In light of recent discussions surrounding the EU AI Act, it has become clear that legal issues can make or break a startup at any point in its development. Therefore, you should consider these challenges from the very beginning of your entrepreneurial journey and continue to do so as your startup grows, as non-compliance can result in even greater risks. Needless to say, you have to take it seriously straight away. In this article, we’ll break down the key areas to focus on.

The startup ecosystem

Let’s frame the scale of the topic we’re talking about first. According to the Startup Ranking [1], there are almost 130,000 startups worldwide, with over 77k solely in the United States. The use of AI-powered solutions is becoming increasingly common among them. In fact, artificial intelligence has become the means of progress, incorporated by around 40% of tech startups in their products [2]. This growth has been made possible thanks to advancements in AI technology and improved access to funding from investors. 

Efforts to regulate AI systems

Not so long ago, efforts to regulate AI startups were still in their early stage, but they’re gaining momentum now as AI tools have become accessible to the general public. Thus, concerns about the ethical and societal implications continue to mount. The main concern is to make sure that AI algorithms are safe and transparent and respect fundamental human rights. The AI Act is the most talked-about regulation currently, and it might pave the way for similar regulations in other countries and regions.

In light of the above observations, quite surprisingly, there has been no substantial increase in organizations’ mitigation of AI-related risks [3]. And, it has to be said, it might cost them a lot in the near future. Therefore, we delve into the legal challenges and the most risk-prone areas in the next part of the article. 

The legal challenges of AI

AI brings about several legal challenges, ranging from the question of who should be held accountable for the harm caused by the AI system to concerns about bias and discrimination.

Compliance with regulations

As we’ve mentioned before, at the moment, AI development and use aren’t standardized or strictly regulated. Governments and other regulatory bodies are still determining how the legal framework should look like. However, there are some regulations that startups need to comply with that are related to AI, such as privacy and data protection laws

Of course, we don’t know if the AI Act will be passed in the form we know. But since the EU AI Act proposal is publicly available [4], it gives startups a chance to gear up when there’s still time to apply product changes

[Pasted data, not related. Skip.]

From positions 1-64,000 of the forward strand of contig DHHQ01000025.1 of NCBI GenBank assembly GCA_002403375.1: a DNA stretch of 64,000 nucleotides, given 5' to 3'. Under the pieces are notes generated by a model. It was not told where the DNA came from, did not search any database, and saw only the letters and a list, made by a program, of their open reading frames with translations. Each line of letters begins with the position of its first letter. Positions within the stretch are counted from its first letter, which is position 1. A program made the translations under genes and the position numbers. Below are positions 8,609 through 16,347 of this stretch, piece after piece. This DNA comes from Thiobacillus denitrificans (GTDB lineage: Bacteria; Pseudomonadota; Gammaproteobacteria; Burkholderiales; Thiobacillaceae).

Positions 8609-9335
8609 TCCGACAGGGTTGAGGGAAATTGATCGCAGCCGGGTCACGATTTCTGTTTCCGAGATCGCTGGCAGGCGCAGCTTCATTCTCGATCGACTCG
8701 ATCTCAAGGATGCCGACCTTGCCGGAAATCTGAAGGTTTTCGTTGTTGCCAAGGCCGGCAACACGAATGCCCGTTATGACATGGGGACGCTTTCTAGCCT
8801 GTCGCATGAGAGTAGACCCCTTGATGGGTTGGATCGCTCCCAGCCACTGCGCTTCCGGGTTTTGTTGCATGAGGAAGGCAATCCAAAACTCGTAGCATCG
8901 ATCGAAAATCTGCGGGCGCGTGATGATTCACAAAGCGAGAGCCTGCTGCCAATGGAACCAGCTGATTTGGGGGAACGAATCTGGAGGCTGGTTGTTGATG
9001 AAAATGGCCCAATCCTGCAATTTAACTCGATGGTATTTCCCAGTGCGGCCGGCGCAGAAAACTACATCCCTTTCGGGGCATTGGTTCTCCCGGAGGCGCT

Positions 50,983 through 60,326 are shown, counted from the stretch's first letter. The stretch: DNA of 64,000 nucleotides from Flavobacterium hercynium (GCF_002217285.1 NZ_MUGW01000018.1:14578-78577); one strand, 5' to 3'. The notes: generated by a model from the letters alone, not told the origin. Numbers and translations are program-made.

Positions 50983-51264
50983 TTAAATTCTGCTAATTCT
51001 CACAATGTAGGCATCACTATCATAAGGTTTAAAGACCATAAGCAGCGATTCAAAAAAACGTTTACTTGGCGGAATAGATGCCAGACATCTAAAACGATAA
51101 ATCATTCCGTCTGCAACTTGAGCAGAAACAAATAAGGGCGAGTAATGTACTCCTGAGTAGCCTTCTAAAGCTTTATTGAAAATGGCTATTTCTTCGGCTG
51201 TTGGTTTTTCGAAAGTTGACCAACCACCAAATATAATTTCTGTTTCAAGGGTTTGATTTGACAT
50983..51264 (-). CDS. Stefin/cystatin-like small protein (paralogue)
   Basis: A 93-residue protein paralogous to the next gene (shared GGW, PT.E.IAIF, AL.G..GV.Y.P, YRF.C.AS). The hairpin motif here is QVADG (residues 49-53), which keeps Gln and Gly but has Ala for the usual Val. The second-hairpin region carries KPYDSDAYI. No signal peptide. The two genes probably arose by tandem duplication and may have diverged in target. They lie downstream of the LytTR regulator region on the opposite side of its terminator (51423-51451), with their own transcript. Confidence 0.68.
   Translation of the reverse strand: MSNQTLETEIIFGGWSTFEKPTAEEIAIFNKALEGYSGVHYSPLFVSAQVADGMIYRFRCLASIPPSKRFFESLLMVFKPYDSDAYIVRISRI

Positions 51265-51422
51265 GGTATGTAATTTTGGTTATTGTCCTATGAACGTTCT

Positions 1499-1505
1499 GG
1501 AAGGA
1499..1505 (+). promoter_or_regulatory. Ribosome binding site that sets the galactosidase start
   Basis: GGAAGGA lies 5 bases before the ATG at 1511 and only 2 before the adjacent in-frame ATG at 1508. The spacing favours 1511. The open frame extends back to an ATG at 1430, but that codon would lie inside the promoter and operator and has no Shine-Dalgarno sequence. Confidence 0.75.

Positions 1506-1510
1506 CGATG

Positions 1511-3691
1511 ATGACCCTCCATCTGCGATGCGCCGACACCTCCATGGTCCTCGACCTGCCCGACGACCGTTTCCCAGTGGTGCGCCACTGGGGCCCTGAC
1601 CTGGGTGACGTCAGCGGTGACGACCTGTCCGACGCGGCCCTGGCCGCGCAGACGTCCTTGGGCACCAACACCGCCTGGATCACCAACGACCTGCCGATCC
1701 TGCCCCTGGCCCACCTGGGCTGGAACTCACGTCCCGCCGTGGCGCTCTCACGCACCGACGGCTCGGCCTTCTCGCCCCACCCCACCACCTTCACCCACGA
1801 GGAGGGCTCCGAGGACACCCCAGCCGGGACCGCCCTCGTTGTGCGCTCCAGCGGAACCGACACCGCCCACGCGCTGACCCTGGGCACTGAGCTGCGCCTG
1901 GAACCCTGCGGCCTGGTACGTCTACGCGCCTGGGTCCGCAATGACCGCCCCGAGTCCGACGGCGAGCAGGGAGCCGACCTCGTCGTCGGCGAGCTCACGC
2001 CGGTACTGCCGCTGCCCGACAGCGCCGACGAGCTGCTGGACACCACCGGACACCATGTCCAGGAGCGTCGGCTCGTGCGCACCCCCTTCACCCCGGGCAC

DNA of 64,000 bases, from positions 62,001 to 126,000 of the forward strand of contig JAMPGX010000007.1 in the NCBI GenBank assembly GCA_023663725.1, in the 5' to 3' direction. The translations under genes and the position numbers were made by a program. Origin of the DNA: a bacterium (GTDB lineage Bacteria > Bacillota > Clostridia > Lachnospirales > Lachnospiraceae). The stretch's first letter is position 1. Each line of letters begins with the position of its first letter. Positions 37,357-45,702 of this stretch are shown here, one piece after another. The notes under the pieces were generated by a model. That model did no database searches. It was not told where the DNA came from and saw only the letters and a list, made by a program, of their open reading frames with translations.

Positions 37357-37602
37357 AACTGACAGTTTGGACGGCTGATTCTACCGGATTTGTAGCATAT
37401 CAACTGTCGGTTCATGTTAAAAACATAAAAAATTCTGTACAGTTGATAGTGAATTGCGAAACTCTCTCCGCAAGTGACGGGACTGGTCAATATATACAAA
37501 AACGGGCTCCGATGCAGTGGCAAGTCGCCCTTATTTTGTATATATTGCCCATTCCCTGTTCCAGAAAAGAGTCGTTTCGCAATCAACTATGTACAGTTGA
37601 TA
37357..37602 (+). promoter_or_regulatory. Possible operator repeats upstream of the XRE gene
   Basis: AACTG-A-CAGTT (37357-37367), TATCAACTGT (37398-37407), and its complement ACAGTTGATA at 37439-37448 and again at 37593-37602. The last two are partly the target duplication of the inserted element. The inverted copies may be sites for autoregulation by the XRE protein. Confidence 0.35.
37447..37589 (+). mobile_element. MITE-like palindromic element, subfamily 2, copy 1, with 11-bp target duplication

Data and privacy protection

Data startups specialize in collecting and analyzing data, especially vast amounts of it (big data). They may come from various sources, user-generated data being particularly precious. Companies dealing with information often employ advanced technologies, such as artificial intelligence and machine learning to process them quickly and efficiently.

AI systems often collect and store personal data, which can raise privacy concerns. Laws such as the General Data Protection Regulation (GDPR) in the European Union regulate data collection, storage, and use by companies. As most AI startups are data startups [5], the issues around data protection have become increasingly valid. 

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Bias and discrimination

AI systems are created by humans and are trained on the data they provide. Therefore, if the data is human-generated and reflects societal biases and discrimination, the system will likely replicate and amplify the same mindset. 

Thus, AI models have to be taught not to discriminate based on attributes such as race, gender, or ethnicity. We can do it using various techniques, such as adding fairness constraints or input data modification. 


As artificial intelligence systems become increasingly autonomous, determining responsibility for any harm they do becomes a particularly tricky legal issue. While the logical answer may be the system creator, the reality is far from straightforward. 

For instance, if a system analyzes thousands of resumes and shows bias against African Americans based on real headhunters’ choices, who is to blame? Such discussions will likely be central to future AI system regulations.

Intellectual property

AI technology often involves complex algorithms and software; AI startups have to be aware of the following challenges: 

  • ownership of intellectual property created by AI
  • patents for inventions made by AI
  • copyright of the AI-generated content 
  • infringement of intellectual property when AI is trained on copyrighted content

When it comes to artificial intelligence, intellectual property is a complex and evolving area of law, and, at least for now, there are no straightforward answers to the challenges described above. 

A wrap-up

As you might have noticed, there are a lot of legal challenges that AI startups need to deal with nowadays. Some of these challenges are tricky to handle, as they involve figuring out who is responsible for the results of the AI’s endeavors. Unfortunately, there’s no one-size-fits-all solution to these issues with AI, but don’t worry – we’ve got you covered! 

We offer comprehensive AI legal services to help you stay on the right side of current regulations and prepare for the proposed AI Act. Check out our AI Compliance Services to learn more.


  1. The Startup Ranking 
  2. The Global Startup Ecosystem Report 2022, Startup Genome 
  3. The State of AI in 2022, McKinsey 
  4. The AI Act proposal 
  5. Most “AI startups” are data startups, Towards Data Science